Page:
The President of the Russian Federation Vladimir Putin has signed the new reference doctrine for the use of thermonuclear assets. “The use of nuclear weapons is authorized as an extremely necessary measure. Nuclear deterrence is designed to ensure that the potential opponent understands the inevitable retaliation for aggression against Russia and its allies. “
Mutual Assured Destruction
The ultimate goal of thermonuclear weapons is the same developed in the late 1940s: to discourage a strategic escalation between the United States and Russia and against their respective allies. It is not conceived in theory to be used to prevent or during a conventional attack or in the presence of the use of chemical and biological weapons in the field. The concept of Mutual Assured Destruction is based on the principle that the United States and Russia would have no reasonable opportunity to eliminate the entire opponent’s thermonuclear arsenal and escape an apocalyptic retaliatory attack. It is the existence of the strategic arsenal itself, therefore, that prevents any use in the real world. Thermonuclear weapons are by nature indiscriminate and any use of them carries the risk of uncontrolled escalation.
Preserving the stability of deterrence
The reference doctrines for the use of strategic assets are constantly revised based on the perception of gaps potentially exploitable by an opponent. Correcting this erroneous perception is a strategic imperative. It is external (perception) and internal (certainty) factors that shape the strategic response. Deterrence is essentially a psychological weapon active on the perceptions of the potential opponent, but would lose its effectiveness without a credible ability. The recalibration of the strategic reference doctrines, therefore, attempts to fill an imagined void of credibility. The doctrines of reference for the use of strategic assets cannot be determined by fashion: the only positive utility of thermonuclear weapons is their non-use.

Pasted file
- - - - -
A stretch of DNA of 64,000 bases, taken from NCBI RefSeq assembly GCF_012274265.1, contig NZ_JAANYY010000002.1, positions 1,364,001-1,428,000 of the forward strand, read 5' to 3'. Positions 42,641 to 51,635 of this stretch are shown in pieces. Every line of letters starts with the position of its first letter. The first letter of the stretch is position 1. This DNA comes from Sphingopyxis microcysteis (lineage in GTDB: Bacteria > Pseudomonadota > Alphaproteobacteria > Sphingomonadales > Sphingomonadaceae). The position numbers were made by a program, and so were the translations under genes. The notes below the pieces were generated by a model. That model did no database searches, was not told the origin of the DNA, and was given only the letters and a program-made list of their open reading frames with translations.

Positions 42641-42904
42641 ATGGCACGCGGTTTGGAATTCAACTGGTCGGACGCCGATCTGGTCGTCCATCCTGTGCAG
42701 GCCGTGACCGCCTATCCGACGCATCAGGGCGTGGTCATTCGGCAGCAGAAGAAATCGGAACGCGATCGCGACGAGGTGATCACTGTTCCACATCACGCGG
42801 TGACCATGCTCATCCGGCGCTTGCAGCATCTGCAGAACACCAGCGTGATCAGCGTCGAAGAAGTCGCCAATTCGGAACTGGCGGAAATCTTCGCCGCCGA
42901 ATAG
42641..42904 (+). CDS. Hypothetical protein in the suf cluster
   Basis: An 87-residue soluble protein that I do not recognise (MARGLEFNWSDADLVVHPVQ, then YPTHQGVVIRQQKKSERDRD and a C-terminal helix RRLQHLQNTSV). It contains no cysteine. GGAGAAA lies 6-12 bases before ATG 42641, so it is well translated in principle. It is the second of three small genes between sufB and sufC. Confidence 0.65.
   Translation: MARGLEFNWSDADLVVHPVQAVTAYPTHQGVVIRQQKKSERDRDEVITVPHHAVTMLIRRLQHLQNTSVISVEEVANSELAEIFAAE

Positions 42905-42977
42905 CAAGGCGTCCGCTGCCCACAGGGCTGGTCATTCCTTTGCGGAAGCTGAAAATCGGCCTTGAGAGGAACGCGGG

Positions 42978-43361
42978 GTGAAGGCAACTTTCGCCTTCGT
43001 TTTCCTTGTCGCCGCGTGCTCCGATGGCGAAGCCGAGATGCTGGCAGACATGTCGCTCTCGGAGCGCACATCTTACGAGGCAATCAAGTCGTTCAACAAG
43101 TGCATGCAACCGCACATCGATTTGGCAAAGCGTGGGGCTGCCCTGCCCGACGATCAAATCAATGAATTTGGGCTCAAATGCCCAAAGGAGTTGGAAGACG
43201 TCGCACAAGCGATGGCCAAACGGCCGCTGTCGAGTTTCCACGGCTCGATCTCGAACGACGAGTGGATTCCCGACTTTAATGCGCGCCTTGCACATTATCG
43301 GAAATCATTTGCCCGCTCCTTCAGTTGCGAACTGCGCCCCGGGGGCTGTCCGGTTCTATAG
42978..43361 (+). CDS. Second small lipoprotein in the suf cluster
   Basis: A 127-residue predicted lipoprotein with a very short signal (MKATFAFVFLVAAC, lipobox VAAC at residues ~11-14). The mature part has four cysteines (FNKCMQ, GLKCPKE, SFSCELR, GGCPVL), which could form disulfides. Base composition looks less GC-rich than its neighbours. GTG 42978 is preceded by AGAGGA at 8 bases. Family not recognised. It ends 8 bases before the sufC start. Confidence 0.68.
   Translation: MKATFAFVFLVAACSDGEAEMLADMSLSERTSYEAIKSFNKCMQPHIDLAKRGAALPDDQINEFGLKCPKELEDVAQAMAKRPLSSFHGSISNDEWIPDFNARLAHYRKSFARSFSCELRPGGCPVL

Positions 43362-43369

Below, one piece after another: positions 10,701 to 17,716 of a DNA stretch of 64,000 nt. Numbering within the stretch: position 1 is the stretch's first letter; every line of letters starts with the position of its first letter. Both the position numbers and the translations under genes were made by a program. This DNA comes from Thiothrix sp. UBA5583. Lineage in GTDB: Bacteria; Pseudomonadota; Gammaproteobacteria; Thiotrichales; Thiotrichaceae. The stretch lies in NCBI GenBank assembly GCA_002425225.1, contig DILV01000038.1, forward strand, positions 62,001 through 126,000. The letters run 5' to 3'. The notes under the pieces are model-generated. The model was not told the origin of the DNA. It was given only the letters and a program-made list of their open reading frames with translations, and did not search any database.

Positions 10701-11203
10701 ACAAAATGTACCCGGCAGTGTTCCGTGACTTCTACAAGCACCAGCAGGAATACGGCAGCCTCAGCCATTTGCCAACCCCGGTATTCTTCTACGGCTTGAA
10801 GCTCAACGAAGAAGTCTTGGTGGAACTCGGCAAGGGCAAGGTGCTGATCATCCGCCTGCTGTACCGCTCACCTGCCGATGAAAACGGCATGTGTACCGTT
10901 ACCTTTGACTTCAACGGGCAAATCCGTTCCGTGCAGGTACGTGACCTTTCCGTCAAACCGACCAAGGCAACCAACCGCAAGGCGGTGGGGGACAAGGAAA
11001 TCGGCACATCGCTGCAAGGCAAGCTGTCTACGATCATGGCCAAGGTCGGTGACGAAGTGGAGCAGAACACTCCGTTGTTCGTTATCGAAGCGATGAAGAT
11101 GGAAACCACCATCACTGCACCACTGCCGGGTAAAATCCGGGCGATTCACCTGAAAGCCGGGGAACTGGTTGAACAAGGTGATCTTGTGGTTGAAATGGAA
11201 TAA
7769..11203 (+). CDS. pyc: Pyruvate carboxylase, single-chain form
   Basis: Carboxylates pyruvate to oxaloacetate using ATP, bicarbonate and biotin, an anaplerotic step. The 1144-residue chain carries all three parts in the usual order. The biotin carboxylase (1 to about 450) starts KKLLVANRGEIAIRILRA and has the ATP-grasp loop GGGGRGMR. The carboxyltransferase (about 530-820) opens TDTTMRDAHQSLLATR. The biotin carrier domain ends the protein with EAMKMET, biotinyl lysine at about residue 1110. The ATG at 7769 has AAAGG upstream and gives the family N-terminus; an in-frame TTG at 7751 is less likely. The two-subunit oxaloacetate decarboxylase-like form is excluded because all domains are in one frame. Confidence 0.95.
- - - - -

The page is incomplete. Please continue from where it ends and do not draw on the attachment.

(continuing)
Russia, decree 355
The decree “Fundamentals of state policy of the Russian Federation in the field of nuclear deterrence” was signed a few hours ago by the President of the Russian Federation Vladimir Putin. The document, the American equivalent of the Nuclear Posture Review, consists of seven pages divided into four sections in its unclassified part. Unlike the NPR, there is no distinction in the Russian decree between tactical and strategic nuclear weapons.
Russia, the strategic posture behind the thermonuclear options
“Russia’s state policy in the field of thermonuclear deterrence is defensive in nature. The potential of strategic forces is maintained at a level sufficient to guarantee nuclear deterrence. The entire strategic range guarantees the protection of the sovereignty and territorial integrity of the state and avoids any potential adversary aggression against the Russian Federation and (or) its allies “.
The factors that transform a state into a strategic target
In the decree signed by Putin (article 12, section II, page 3), the main elements and factors that transform a state into a high priority strategic target are listed:
“The accumulation of thermonuclear forces or strategic launchers in the territories adjacent to the Russian Federation and its allies by a potential opponent” – “Deployment of anti-missile defense systems” – “Deployment of SMD systems” – “Deployment of hypersonic systems to high precision with conventional payload “-” Deployment of heavy UAVs “-” Deployment of direct energy systems “-” Deployment in space of missile defense and attack systems “-” The presence in non-nuclear countries of strategic assets and other types of weapons of mass destruction that could be used against the Russian Federation or its allies “-” Uncontrolled proliferation of thermonuclear assets and their delivery vehicles “-” Deployment of thermonuclear weapons and their delivery vehicles in the territories of the States non-nuclear “.